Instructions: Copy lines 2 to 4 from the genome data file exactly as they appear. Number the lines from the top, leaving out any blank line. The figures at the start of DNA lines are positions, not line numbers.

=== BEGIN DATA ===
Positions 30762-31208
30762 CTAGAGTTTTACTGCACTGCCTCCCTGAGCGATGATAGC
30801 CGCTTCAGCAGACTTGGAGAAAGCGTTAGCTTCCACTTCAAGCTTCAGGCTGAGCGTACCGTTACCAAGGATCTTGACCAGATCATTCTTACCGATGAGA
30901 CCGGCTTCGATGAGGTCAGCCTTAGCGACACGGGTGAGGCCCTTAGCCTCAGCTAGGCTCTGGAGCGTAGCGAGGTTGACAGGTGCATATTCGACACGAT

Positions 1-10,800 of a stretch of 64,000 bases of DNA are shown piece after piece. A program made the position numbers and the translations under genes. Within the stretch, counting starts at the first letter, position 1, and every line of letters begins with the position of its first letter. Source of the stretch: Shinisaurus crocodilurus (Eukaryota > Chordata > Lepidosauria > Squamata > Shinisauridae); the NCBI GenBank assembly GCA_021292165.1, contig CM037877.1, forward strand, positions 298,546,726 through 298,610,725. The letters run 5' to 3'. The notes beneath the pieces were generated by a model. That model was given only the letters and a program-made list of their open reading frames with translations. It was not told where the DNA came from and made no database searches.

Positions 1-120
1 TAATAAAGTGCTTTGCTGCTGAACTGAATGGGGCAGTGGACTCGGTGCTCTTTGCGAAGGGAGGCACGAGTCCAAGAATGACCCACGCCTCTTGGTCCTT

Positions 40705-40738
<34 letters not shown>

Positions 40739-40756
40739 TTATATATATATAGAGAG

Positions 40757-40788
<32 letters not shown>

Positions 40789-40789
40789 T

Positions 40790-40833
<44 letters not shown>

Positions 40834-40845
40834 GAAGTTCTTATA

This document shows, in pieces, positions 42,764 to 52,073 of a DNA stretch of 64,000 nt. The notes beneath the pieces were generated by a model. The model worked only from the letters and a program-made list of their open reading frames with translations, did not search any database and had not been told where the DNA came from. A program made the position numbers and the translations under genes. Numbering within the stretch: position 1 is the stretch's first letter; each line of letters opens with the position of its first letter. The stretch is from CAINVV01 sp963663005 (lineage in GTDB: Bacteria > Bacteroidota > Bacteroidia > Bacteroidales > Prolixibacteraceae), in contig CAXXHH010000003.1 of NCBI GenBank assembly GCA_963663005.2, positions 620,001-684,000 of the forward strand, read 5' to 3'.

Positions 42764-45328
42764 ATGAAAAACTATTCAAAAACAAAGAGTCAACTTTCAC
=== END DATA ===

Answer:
30762 CTAGAGTTTTACTGCACTGCCTCCCTGAGCGATGATAGC
30801 CGCTTCAGCAGACTTGGAGAAAGCGTTAGCTTCCACTTCAAGCTTCAGGCTGAGCGTACCGTTACCAAGGATCTTGACCAGATCATTCTTACCGATGAGA
30901 CCGGCTTCGATGAGGTCAGCCTTAGCGACACGGGTGAGGCCCTTAGCCTCAGCTAGGCTCTGGAGCGTAGCGAGGTTGACAGGTGCATATTCGACACGAT